Ä The image obtained in conjunction with the localizing ring allows the neurosurgeon to compute the exact three dimensional position of the region of interest. The patient is then taken to the operating room and placed on the operating table. The base ring is attached to the operating table. This maintains the base ring in a fixed position and avoids the patient having to support the weight of the apparatus. The entry site is selected, and both the entry site and point of interest are mapped onto a "phantom," which relates each point to the patient's head. Coordinates are obtained from the phantom and entered into a computer which determines the final trajectory.

Ä The localizing ring is removed and an arc ring is attached to the base ring. The arc ring will guide the neurosurgeon in the proper trajectory. A small incision, about 0.5 cm, is made in the scalp at the entry site, and a hole is drilled through the skull which has a diameter smaller than a pencil. The biopsy needle is inserted, guided by the arc ring, to the point of interest. Samples of tissue are obtained and sent for analysis. Once enough specimens have been obtained the biopsy needle is removed and the scalp incision is sutured, often requiring only one stitch. The arc ring is then disassembled and the base ring removed from the patient's skull by unscrewing the four pins. The entry sites for the pins are small and do not require any stitches. The patient is taken to the recovery room, observed overnight, and returns home the next day.

What are the applications of stereotactic neurosurgery?

Ä The description above is for a stereotactic brain biopsy, which is one of the more common procedures employing stereotactic techniques. This type of procedure is purely diagnostic, and will only identify a disease process. Stereotactic techniques also aid in the diagnosis of abnormal brain in patients with epilepsy. Such patients often do not have discrete areas which can be identified as the seizure focus. The implantation of electrodes is required to record the activity of brain tissue. Based on these recordings the abnormal tissue is located. Stereotactic insertion of these electrodes insures that the electrodes will be placed in the suspected region of pathology.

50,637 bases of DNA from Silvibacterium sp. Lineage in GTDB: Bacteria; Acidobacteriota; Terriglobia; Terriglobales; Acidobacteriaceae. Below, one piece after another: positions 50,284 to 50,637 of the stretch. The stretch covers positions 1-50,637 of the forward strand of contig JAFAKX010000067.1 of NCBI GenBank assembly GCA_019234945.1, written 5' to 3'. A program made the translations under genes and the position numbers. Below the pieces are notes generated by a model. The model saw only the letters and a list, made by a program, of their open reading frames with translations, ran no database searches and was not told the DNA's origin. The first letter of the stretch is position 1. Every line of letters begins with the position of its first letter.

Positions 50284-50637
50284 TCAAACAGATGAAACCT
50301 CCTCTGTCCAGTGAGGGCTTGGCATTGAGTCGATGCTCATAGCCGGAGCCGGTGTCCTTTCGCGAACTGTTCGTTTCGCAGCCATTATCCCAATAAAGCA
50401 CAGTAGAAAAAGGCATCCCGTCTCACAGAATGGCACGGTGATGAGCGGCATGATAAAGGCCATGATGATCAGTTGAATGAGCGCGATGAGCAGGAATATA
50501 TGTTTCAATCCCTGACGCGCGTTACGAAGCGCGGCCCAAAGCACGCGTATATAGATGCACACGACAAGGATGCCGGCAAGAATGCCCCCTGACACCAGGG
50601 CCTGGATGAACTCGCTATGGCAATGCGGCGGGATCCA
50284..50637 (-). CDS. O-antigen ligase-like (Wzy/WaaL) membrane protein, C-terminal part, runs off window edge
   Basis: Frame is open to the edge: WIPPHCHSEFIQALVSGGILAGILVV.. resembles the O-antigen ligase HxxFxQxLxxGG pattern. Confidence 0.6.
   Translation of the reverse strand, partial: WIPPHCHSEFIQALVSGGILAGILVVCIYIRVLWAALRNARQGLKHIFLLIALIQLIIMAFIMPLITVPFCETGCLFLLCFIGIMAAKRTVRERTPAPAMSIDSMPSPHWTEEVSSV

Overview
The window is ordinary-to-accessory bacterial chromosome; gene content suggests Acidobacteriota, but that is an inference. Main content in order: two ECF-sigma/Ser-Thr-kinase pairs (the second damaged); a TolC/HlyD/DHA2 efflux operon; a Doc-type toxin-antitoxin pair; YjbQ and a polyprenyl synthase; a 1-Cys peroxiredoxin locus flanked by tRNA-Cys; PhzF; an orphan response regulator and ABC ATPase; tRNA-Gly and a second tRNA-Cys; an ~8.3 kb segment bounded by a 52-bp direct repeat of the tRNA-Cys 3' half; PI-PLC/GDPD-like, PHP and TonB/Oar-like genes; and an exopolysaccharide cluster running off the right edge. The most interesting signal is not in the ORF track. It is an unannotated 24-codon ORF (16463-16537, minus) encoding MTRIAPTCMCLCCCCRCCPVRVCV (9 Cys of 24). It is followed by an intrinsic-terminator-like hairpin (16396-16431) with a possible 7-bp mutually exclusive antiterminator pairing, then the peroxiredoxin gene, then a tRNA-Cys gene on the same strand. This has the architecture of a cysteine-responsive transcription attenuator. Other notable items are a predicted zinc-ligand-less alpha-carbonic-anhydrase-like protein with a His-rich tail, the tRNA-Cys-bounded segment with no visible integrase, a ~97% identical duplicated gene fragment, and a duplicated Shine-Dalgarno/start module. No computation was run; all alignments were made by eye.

Ä Besides diagnostic applications, there are therapeutic procedures performed with stereotactic techniques. One procedure gaining increasing popularity is stereotactic radiosurgery. There are numerous advantages to combining radiation treatments with stereotactic techniques. As opposed to conventional radiation therapy, stereotactic radiosurgery allows a higher dose of radiation to be focused onto the lesion of interest. In addition there is a decreased spread of radiation into the normal brain. The type of radiation employed is either gamma rays or heavy charged particles, such as protons or helium ions. Stereotactic radiosurgery allows a more effective treatment of brain tumors with a decreased incidence of complications.

Ä Certain disease processes produce an abnormal collection of fluid within the brain. These collections produce pressure on the surrounding brain and can lead to damage of normal structures. Examples of abnormal fluid collections include neoplastic and non-neoplastic cysts, hydrocephalus, and traumatic fluid collections. Utilizing stereotactic procedures the neurosurgeon is able to precisely insert a catheter into the fluid collection. The fluid can then be drained with a temporary catheter, or a permanent draining device. Stereotactic techniques are also employed to determine the exact location of a skull opening, known as a craniotomy, in order to remove lesions within the brain.

Ä Finally, stereotactic techniques are also utilized in the treatment of various neurological diseases that produce movement disorders, such as Parkinson's disease, Hemiballismus, Essential Tremor, or Huntington's Chorea. The procedures utilized to treat such conditions are known as Pallidotomy and Thalamotomy. Such procedures are designed to create an ablative lesion within various brain structures, such as the pallidum or the thalamus. Precise localization is required so as not to include adjacent structures within this compact area of the brain. Such precision is only obtained with stereotactic techniques.